The travelling takes two planes, international border crossing, and all day, each way.
The biggest victory this time? We took 2 taxis, 2 rides with relatives, four planes, two each way, and no one threw up on me.  This, we think, may be a first, and I am very grateful.  (I engineered it through careful underfeeding of snacks, encouraging people to take deep breaths, and in one case, a kid had his head on his knees, taking deep breaths. We did it.  Whew.

On our trip, we mostly focused on experiences:  Each boy caught his first fish with Bop (grandpa), at Lake Fairfax in Virginia (heavily stocked with fish, btw).  We saw a waterfall for the first time.  For kids who live on the prairie, Great Falls is indeed, a 'great' falls.  One twin asked about fossils, and the other one focused on learning about George Washington, soldiers, and the educational movie at the visitors' center.

We experienced a lot of heat (highs in the mid 90s, maybe 35C, with high humidity) and lush green summer weather in Virginia.  We ate out a lot, and 'tavernas'--a Greek one, and a Lebanese one, remained big favorites.  We played with cousins and saw friends.  We went to the Udvar-Hazy Air and Space Museum because one twin plans on being an "airplane driver" when he grows up.

However, experiences aren't everything.  Souvenirs are important too!  Kids recall a lot about their experiences when they play with something small that they got.  My kids picked up sticks in the yard for my father and 'earned' a trip to an old fashioned hardware store/5&dime that I used to go to as a kid named Ayers.   Choosing toys that they earned by doing chores was a very exciting part of the trip.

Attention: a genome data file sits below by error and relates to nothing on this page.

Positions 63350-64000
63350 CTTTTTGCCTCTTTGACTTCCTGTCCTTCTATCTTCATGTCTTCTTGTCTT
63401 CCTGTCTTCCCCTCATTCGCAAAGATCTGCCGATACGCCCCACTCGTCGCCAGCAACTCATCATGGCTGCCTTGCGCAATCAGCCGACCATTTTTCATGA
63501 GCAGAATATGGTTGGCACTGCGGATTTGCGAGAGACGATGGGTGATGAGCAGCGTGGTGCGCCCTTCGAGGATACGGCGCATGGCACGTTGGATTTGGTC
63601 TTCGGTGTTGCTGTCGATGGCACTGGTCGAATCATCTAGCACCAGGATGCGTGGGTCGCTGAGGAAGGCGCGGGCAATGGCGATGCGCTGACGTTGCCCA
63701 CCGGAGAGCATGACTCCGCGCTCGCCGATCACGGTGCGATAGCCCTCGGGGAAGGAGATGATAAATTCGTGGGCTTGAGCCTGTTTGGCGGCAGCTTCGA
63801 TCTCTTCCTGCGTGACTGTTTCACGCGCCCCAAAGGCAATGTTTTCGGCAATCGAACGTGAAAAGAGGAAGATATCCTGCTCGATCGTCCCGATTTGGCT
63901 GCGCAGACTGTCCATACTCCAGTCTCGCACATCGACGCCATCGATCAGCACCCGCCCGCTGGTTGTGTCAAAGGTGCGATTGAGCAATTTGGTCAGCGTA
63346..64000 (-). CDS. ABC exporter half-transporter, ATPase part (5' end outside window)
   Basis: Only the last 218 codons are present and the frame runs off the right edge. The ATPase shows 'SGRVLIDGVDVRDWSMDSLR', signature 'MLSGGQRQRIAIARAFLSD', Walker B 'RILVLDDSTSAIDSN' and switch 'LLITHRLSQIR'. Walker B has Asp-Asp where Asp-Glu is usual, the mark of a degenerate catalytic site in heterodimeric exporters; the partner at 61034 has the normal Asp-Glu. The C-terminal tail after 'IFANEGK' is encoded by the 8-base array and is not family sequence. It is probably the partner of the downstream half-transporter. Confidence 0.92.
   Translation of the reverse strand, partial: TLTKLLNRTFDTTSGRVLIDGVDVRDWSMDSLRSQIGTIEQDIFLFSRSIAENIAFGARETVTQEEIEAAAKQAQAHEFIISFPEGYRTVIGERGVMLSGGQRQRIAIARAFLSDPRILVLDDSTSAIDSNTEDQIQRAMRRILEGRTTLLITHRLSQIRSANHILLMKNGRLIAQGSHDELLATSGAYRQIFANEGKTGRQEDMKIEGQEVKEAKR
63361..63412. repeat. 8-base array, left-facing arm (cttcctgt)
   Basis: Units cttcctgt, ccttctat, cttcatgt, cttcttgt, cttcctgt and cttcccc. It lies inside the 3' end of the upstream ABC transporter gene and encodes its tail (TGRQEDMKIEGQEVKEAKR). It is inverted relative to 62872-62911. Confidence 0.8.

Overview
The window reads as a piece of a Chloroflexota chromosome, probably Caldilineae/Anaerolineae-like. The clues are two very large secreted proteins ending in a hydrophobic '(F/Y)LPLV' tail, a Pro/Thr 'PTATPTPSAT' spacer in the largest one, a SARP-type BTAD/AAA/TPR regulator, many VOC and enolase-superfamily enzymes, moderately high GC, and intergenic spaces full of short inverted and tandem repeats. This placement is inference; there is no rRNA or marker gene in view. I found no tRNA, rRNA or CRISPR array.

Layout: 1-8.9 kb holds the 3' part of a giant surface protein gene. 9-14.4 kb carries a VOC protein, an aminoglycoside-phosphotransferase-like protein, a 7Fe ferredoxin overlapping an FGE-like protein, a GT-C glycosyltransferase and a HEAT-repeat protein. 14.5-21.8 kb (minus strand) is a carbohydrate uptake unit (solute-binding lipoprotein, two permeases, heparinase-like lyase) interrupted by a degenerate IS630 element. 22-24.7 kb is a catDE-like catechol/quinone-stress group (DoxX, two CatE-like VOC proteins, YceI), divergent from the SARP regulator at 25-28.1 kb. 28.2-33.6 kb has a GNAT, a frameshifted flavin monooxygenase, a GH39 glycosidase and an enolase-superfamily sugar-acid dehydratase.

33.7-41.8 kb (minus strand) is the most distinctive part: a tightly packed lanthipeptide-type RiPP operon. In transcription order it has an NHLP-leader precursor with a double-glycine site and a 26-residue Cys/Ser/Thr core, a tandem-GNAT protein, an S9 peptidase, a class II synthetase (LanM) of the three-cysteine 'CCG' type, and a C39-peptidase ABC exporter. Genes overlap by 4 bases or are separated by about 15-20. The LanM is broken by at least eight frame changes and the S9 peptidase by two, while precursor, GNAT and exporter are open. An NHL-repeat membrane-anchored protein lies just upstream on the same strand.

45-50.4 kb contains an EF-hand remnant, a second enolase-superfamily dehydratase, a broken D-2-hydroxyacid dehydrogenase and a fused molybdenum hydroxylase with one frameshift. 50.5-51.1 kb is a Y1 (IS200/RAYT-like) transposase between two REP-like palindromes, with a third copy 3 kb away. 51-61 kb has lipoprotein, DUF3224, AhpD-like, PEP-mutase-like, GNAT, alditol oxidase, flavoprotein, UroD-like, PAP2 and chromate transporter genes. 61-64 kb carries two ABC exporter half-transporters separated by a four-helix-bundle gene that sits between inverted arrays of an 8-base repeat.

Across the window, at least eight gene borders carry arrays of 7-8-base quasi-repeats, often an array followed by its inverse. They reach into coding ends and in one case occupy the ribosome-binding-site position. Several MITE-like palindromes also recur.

While visiting Great Falls, they chose coloring books of US national parks and backyard wildlife, which they have worked on nearly every day since.  This included coloring at our gate with new friends named Mustaph and Leila in the airport on the way home.  (I wish I had a photo of that one, it was amazing.  Three bottoms lined up, heads leaning over the coloring on a window ledge, while planes took off right in front of them)

At Udvar-Hazy, the boys each chose one small toy: a space shuttle and an airplane, which have been in constant motion and creative play since then.

My father also built wooden motorcycles with the help of one twin, and the other colored his to personalize it.  Those are also precious.

In one airport, we chose dinosaur (for the future paleontologist) and plane (for the pilot) sticker activity books, and we met an adult twin who worked at the bookstore.

On that twin topic: on another plane, we met a flight attendant who was a twin.  We played with twin two year olds in the Minneapolis airport playground, too.

I suspect that we may remember fishing (and hooking grandpa, OUCH!) forever...but the coloring books will last a long time, too!

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Sunday, June 18, 2017

New opinion piece on Canadian Lyme disease research/funding

Here's my latest piece on the CBC:
(Along with a pretty big tick photo!)


Lyme disease research, funding falling behind in Canada